Q&A: Babies "R" Us wants to reconnect with parents
Photo by Suhyeon Choi on Unsplash
Babies R Us wants to be a parent's best friend again.
The crib and car seat seller is adding more classes at its stores, revamping ads to show parents dealing with dirty diapers and screaming kids, and even strapping fake baby bumps to employees to help them be more sympathetic to pregnant shoppers.
Aimed at getting parents to head to the store when they have a parenting problem, the updates come as the retailer faces increasing competition from online rivals. Babies R Us was founded more than 20 years ago, way before Amazon was automatically shipping diapers to parents every month. (The company is mum on whether it will offer diaper subscriptions.)
Carla Hassan, who joined parent company Toys R Us as chief marketing officer earlier this year, recently spoke to The Associated Press about the new "Be Prepared-ish" slogan and other changes. Questions and answers have been edited for clarity and length.
Q: Why the new strategy for Babies R Us?
A: When I first got here, I wanted to really understand where our brand stood with consumers. What I uncovered in the research that we did was that our brand strength is really strong, and yet, we're lacking a little bit in relevance as the years have gone on.
Q: What changes will shoppers notice at stores?
A: Right now we have a lot of events that go on in the store at the local level, whether it's breathing classes or first-aid classes. You're going to see that become a prominent part of what we do on a national scale. You can see how that could become a place where it's actually a destination for moms to go hang out and a community that we're creating.
We're also going to be training our store associates in a very different way. We're moving into a training program that allows our store associates to be best friends in parenting. We want our store associates to know, for example, what it feels like to have 30 extra pounds strapped on to you and you're walking around a store and you're looking for something. So we're going to train them to strap on that fake baby bump and walk around the store and understand just how it feels to be in the shoes of someone who is pregnant. Creating that empathy is really, really critical.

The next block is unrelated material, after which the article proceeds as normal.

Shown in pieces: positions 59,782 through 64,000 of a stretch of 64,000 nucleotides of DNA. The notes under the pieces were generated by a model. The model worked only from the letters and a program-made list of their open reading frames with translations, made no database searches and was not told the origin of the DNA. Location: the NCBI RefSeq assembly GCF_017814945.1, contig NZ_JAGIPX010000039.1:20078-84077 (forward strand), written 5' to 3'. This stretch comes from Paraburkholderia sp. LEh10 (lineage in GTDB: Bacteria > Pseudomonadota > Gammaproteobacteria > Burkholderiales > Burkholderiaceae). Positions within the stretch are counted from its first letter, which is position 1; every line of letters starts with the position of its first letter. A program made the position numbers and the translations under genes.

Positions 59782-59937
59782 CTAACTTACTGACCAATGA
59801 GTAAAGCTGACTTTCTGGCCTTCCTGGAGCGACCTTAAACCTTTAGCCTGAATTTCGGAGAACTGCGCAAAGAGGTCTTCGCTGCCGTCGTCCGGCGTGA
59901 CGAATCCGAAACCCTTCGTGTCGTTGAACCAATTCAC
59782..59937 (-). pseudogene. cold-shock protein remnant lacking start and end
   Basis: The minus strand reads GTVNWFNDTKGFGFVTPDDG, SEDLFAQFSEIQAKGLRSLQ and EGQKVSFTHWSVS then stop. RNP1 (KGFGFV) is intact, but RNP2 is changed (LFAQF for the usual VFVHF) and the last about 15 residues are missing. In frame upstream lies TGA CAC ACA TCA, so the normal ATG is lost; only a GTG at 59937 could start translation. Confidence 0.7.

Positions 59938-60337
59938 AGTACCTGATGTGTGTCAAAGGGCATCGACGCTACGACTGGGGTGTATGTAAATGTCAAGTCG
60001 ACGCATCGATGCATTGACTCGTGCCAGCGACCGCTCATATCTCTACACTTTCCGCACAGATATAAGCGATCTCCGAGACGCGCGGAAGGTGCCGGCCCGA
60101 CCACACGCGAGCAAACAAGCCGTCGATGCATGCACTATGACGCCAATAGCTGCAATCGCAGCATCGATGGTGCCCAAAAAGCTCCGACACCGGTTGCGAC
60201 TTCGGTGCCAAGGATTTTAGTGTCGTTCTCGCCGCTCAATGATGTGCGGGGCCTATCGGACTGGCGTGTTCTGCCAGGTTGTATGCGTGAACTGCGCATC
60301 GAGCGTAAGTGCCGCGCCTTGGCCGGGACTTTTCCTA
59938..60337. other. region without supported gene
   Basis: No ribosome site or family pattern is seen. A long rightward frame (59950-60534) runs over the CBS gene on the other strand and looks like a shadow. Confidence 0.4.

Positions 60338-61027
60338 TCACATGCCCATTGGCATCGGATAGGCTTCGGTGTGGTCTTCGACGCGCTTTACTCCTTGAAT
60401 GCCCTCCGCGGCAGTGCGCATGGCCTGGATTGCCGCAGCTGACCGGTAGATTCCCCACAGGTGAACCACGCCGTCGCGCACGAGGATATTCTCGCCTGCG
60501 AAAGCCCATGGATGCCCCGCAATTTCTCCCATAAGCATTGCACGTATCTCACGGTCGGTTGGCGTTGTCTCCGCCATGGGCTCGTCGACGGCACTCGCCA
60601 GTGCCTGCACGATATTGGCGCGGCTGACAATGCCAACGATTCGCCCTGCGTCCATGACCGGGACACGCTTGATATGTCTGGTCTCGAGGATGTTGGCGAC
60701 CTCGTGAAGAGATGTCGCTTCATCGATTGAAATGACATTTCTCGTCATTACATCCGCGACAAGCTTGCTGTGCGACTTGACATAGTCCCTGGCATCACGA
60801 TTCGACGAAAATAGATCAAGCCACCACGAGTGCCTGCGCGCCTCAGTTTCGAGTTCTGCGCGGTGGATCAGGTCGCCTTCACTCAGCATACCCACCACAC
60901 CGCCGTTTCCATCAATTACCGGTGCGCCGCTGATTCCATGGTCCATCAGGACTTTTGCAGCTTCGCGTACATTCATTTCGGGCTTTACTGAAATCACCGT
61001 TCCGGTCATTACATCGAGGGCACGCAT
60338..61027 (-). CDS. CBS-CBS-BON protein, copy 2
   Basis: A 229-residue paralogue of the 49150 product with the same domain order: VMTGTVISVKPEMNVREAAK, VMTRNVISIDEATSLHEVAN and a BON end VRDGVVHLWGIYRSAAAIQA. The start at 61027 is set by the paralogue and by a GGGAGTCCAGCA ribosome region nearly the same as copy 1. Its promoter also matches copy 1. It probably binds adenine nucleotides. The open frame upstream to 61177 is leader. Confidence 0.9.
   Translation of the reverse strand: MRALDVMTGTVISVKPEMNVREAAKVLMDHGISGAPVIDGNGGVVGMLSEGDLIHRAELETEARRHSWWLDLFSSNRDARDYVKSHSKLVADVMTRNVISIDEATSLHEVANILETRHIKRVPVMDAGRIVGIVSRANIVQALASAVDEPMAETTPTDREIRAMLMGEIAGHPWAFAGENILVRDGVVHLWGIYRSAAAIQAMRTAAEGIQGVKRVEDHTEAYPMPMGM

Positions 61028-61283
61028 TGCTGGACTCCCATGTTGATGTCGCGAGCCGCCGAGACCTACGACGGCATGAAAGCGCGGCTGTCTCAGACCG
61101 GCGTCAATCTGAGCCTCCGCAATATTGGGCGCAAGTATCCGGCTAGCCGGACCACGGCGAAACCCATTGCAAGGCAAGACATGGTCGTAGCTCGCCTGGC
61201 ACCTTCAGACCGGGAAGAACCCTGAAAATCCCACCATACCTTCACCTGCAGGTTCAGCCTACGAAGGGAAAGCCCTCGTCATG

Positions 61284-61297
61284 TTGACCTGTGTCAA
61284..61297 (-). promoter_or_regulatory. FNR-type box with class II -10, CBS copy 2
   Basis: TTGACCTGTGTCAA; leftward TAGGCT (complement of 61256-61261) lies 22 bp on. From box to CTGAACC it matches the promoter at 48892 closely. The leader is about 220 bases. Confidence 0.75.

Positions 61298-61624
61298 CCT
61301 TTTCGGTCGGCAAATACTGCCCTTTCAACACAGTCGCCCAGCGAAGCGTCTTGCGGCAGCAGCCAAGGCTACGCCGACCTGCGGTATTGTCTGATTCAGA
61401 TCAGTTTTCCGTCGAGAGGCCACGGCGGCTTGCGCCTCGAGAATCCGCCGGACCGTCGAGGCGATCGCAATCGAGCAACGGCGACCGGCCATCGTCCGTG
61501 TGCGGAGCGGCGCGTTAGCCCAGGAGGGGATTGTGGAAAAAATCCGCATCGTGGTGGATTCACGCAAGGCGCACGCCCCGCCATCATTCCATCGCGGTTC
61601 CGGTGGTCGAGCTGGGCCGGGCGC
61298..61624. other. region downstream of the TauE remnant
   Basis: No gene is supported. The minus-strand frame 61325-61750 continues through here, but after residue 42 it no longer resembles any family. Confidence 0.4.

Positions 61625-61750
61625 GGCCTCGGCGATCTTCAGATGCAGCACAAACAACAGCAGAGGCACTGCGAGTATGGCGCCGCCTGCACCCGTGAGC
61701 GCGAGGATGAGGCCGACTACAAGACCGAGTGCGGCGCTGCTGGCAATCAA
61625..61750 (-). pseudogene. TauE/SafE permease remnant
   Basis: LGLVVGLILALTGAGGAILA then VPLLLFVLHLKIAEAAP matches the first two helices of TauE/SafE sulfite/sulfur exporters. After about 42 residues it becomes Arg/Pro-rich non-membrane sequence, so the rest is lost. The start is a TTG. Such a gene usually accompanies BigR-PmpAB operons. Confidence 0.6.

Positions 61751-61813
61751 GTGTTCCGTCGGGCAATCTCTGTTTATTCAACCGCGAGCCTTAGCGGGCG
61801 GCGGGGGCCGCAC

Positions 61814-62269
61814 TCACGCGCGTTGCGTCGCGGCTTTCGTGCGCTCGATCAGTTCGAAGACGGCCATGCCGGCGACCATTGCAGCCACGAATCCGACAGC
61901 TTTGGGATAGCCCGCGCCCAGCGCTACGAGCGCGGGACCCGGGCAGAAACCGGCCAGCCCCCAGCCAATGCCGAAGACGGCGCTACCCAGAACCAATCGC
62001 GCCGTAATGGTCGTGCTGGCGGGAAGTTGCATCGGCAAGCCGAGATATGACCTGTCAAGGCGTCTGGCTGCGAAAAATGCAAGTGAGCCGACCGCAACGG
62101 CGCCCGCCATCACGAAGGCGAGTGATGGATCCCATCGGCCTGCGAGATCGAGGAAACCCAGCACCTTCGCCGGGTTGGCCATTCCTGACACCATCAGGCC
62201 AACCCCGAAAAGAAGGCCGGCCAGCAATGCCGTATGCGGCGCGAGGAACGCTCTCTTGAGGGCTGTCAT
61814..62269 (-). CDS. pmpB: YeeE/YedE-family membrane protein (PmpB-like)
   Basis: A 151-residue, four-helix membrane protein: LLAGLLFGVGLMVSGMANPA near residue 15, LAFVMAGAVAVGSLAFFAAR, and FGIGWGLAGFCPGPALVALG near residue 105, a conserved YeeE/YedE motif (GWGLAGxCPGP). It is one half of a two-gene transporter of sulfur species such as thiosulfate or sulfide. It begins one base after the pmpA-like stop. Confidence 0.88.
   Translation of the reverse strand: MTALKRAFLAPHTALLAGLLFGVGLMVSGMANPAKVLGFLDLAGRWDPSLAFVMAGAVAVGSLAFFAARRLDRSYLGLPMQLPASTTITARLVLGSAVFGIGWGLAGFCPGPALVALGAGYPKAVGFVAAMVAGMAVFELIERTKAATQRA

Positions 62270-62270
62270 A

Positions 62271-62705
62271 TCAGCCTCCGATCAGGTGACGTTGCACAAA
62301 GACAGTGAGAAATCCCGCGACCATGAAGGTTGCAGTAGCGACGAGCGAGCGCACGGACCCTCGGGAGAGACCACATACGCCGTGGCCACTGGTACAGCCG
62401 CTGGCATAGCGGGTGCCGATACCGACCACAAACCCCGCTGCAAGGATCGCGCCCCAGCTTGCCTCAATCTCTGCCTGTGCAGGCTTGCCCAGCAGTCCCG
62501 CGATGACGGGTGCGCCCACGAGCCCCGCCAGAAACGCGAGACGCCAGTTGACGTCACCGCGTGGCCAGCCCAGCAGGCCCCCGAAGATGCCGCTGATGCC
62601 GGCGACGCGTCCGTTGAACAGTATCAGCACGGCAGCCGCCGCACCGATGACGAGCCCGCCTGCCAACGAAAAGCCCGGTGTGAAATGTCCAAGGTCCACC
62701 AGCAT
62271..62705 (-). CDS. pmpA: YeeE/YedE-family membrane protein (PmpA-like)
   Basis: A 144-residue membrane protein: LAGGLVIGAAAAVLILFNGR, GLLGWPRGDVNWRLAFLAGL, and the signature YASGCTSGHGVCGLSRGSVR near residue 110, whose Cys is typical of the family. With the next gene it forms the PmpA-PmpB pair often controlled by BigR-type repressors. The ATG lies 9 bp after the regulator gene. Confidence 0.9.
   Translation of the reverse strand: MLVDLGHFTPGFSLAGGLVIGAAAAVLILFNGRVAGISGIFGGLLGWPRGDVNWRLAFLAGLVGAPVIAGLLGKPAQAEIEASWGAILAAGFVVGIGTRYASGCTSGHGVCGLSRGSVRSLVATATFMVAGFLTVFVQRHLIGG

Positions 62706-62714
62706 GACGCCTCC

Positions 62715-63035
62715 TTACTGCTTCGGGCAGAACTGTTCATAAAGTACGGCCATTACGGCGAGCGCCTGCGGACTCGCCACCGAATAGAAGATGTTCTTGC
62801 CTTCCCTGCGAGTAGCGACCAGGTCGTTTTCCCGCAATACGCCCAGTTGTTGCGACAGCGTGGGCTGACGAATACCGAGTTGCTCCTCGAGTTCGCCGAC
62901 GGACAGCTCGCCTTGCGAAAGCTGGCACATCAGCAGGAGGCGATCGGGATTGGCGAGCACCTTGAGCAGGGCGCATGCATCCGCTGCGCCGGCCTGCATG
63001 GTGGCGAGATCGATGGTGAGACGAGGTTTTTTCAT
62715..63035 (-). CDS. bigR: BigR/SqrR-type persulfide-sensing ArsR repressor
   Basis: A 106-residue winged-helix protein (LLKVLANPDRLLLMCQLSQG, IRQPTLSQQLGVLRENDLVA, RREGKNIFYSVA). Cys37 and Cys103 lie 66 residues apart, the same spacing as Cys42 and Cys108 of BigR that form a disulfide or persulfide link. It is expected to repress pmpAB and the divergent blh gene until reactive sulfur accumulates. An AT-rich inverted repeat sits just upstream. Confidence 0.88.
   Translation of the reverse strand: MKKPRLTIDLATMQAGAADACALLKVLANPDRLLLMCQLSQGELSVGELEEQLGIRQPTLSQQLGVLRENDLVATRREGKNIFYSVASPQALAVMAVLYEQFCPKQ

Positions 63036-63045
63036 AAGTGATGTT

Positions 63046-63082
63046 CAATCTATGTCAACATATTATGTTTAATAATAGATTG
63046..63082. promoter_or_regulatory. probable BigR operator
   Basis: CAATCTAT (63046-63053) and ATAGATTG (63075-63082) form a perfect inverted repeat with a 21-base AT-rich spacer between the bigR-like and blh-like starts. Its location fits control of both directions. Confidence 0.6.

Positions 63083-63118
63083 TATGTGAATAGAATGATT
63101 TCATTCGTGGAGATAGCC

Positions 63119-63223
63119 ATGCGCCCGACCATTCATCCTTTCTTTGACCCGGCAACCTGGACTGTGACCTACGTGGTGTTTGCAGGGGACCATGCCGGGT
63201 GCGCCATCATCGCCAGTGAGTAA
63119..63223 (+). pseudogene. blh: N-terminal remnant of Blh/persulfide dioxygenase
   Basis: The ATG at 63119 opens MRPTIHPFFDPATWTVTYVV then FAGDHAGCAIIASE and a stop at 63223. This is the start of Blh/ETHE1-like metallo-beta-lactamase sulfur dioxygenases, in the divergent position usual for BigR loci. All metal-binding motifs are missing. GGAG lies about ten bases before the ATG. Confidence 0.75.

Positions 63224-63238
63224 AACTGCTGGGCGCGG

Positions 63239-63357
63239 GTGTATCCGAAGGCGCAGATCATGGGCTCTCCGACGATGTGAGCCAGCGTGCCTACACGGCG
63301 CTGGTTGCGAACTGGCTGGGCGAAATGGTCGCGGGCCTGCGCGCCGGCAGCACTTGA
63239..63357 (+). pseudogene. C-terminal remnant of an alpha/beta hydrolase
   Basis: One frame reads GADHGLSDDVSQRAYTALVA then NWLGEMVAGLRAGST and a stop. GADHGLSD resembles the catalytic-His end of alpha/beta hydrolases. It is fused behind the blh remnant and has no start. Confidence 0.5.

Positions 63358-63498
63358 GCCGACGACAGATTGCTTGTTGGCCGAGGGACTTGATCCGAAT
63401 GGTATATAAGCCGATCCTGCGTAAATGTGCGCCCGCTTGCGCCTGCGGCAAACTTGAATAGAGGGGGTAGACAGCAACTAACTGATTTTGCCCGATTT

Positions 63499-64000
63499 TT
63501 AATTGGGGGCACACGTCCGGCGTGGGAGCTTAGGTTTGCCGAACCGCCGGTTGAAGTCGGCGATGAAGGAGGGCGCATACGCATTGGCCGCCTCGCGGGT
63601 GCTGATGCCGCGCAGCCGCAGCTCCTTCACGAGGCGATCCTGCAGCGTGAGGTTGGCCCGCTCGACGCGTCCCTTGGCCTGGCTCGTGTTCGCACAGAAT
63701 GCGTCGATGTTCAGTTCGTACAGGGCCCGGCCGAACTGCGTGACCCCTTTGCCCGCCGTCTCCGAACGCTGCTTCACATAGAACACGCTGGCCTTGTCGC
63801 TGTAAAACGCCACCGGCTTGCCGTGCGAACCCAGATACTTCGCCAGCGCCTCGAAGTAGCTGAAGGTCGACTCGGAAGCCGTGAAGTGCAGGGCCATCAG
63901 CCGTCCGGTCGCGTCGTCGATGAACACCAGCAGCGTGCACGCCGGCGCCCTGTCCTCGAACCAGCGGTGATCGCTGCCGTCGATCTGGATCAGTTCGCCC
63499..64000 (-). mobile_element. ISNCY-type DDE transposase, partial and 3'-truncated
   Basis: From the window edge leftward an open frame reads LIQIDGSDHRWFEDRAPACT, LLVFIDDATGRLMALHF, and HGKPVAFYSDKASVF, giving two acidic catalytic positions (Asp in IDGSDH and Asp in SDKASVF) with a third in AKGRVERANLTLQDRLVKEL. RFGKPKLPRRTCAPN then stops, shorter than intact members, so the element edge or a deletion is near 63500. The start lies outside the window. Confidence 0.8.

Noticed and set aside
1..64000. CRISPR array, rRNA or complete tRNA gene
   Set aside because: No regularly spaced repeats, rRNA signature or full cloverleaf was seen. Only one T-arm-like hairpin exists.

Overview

Q: Do customers still want to go to the store, or would they rather shop online?
A: We know particularly during this time of their life that touching and feeling things is really, really important. They want to come into a store because they want to see that crib they are going to buy to make sure their baby's head is not going to get stuck. They want to make sure that the stroller that they buy is actually going to work. And then the online experience is for them to be able to say, "OK, I did that, I touched it, I felt it, and now I want to get it delivered to my home."
The reality is, though, that there are some parents who just don't come into the store at all. I think that we have to create an online experience that gives them what they need, whether that's subscriptions, whether that's in the form of content that they want, advice that they want or even making sure that we're helping them chose those items.
Q: Why the "Be Prepared-ish" slogan?
A: What we found was that parents felt really overwhelmed when the baby first came home. And they felt that way because what they were finding is that everything around them was talking to them about how they had to be a perfect parent. So what they were seeing was this portrayal of parenthood that was supposed to be perfect, and yet, the reality of parenting is that you're never really prepared to be a parent. There's nobody that's saying, "You know what, that's OK." There's going to be messy times; there's going to be bad times, there's going to be times that you don't know what you're doing; you're going to be totally overwhelmed; your kid is going to scream in an airplane and everybody else is going to be rolling their eyes. Nobody celebrates that part.
And yet that is the reality of parenting, and we saw that as an insight that was really strong that we could leverage.